Bryn Mawr Classical Review 2003.09.13
Susanna Phillippo, Silent Witness: Racine's Non-Verbal Annotations of Euripides. Research Monographs in French Studies 14. Oxford: European Humanities Research Centre, 2003. Pp. xv, 214. ISBN 1-900755-61-0. $29.50.
Reviewed by Eleanor Dickey, Columbia University (email@example.com)
Word count: 355 words
This little book, though of tangential relevance to Classicists, is more interesting than one would expect. It is concerned with the underlines, brackets, and other marks made by the great seventeenth-century French tragedian Racine in his two copies of Euripides' plays. Since Racine based several of his own tragedies directly on plays by Euripides and borrowed from the ancient playwright to a greater or lesser extent in other tragedies as well, the annotations on his copies of the Greek text have long been acknowledged to be important for our understanding of his creative process. Hitherto, however, attention has been focused primarily on the verbal annotations; that is, the sections where Racine wrote words in the margins. Philippo has now argued convincingly that we can also learn a fair amount from observing which passages Racine chose to bracket or underline.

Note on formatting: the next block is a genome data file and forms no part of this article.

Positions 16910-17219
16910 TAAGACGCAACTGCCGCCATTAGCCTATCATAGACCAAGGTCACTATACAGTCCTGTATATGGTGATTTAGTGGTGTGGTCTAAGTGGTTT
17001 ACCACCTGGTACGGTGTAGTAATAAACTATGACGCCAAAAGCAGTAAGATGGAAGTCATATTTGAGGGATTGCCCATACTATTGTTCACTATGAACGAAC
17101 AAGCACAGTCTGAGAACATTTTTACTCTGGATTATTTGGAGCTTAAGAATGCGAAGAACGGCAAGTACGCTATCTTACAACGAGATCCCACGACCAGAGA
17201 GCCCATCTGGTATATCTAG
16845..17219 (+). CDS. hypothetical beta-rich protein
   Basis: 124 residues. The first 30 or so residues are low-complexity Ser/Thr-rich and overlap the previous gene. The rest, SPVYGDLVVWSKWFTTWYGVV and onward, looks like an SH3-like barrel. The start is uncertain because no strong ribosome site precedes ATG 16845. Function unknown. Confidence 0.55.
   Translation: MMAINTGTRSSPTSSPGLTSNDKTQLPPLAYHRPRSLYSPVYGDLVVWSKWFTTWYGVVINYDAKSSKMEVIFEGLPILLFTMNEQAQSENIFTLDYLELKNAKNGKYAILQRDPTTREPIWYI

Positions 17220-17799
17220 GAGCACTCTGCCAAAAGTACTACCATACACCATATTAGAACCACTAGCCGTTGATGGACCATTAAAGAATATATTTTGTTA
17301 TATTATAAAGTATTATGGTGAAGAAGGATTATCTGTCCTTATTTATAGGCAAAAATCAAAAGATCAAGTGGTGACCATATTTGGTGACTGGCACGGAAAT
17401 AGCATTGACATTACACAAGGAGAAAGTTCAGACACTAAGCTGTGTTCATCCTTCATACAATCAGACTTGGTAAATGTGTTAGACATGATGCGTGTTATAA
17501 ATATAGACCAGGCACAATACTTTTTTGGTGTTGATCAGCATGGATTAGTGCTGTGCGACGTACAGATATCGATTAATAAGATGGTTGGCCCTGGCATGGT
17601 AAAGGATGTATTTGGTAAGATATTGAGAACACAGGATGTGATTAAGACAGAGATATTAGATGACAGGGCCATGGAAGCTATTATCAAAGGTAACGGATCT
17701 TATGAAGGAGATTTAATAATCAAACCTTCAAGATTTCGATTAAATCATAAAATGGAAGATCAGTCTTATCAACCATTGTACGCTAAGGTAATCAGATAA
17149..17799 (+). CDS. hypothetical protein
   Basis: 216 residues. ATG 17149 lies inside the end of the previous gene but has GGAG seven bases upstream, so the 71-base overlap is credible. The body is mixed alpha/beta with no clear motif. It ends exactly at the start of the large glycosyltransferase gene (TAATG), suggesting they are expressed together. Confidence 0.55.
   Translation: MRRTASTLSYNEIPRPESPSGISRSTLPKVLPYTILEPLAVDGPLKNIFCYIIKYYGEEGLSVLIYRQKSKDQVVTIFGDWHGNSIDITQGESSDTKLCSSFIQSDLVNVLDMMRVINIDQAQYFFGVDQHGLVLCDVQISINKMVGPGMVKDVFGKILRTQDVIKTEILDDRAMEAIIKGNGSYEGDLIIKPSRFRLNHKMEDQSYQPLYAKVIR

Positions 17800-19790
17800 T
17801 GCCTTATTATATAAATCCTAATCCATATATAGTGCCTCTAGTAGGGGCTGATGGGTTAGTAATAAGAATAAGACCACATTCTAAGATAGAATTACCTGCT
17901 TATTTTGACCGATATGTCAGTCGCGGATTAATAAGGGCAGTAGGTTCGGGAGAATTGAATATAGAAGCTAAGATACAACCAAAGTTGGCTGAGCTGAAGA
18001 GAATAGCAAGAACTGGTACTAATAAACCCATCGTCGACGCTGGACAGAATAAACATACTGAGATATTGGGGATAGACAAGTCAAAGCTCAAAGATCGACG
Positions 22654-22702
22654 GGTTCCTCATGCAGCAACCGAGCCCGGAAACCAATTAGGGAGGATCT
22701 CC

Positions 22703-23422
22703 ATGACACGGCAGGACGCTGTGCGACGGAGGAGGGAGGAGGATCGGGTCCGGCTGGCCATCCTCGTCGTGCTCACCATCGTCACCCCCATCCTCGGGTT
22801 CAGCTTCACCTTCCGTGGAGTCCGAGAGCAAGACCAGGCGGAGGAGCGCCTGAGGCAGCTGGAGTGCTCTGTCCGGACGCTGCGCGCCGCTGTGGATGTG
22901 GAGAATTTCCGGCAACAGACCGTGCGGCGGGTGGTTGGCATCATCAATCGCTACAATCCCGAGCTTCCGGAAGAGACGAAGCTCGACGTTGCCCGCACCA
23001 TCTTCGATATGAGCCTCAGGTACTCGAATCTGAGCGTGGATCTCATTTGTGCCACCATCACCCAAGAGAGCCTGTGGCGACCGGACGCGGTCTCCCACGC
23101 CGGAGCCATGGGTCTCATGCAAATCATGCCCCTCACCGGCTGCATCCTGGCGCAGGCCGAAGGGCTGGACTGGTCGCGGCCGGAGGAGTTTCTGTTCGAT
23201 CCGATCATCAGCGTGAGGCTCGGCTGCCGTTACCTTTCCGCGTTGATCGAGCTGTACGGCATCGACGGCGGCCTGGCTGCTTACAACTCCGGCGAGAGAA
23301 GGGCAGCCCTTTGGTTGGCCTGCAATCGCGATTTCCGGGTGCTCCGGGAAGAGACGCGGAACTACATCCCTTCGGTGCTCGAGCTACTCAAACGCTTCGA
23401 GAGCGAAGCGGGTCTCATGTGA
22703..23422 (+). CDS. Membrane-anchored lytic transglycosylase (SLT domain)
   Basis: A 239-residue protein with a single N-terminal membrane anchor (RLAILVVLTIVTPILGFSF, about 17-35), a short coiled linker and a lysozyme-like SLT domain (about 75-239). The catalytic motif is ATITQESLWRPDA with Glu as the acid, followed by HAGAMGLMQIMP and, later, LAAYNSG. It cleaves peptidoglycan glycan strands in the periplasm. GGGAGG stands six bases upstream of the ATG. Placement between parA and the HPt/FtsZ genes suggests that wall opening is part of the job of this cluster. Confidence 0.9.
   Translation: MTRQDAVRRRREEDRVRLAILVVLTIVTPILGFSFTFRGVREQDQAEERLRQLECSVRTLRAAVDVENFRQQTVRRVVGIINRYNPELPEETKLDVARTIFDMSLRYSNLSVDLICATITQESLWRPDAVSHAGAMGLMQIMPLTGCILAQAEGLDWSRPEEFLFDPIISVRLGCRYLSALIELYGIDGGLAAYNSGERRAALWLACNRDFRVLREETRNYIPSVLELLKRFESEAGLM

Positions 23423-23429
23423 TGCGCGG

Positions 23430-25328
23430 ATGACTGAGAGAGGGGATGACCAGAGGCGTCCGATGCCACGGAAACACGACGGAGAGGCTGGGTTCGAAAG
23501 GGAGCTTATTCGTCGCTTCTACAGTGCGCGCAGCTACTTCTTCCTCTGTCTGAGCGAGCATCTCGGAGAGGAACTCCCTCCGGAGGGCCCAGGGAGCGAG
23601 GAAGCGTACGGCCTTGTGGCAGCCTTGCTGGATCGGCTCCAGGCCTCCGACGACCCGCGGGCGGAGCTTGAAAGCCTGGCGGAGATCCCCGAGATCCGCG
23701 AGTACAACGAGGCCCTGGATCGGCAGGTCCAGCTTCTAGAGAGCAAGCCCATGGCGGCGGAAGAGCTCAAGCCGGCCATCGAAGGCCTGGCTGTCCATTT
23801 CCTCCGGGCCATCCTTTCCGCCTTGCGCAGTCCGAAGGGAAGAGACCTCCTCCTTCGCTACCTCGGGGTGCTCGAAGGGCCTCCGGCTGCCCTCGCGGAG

The study is thorough, well organized, clear, and well written. The detailed introduction provides ample background for the non-specialist, including an explanation of how we can know that a given mark is actually by Racine himself (the marks are usually made in the same medium (e.g. ink, red pencil) as verbal marginalia recognizably in the playwright's own handwriting) and information on Racine, his milieu, and his training in Greek. Next follow careful examinations of the types of notes made in different media (unfortunately it is usually impossible to date a particular annotation either absolutely or relatively), of Racine's patterns of interest as a reader, and of the markings in the plays that Racine chose to use in his own work. The resulting conclusions tend to be specific rather than general, but there are some interesting revelations about the types of passage that particularly interested Racine and the type of interest he displayed in each.
The details that emerge inevitably shed more light on Racine than they do on Euripides, and it cannot be said that Philippo has made any earth-shattering discoveries. Nevertheless her results are interesting, not only because they do shed light on Racine and his work, but also because they reveal a considerable amount about how classical literature was read in the seventeenth century.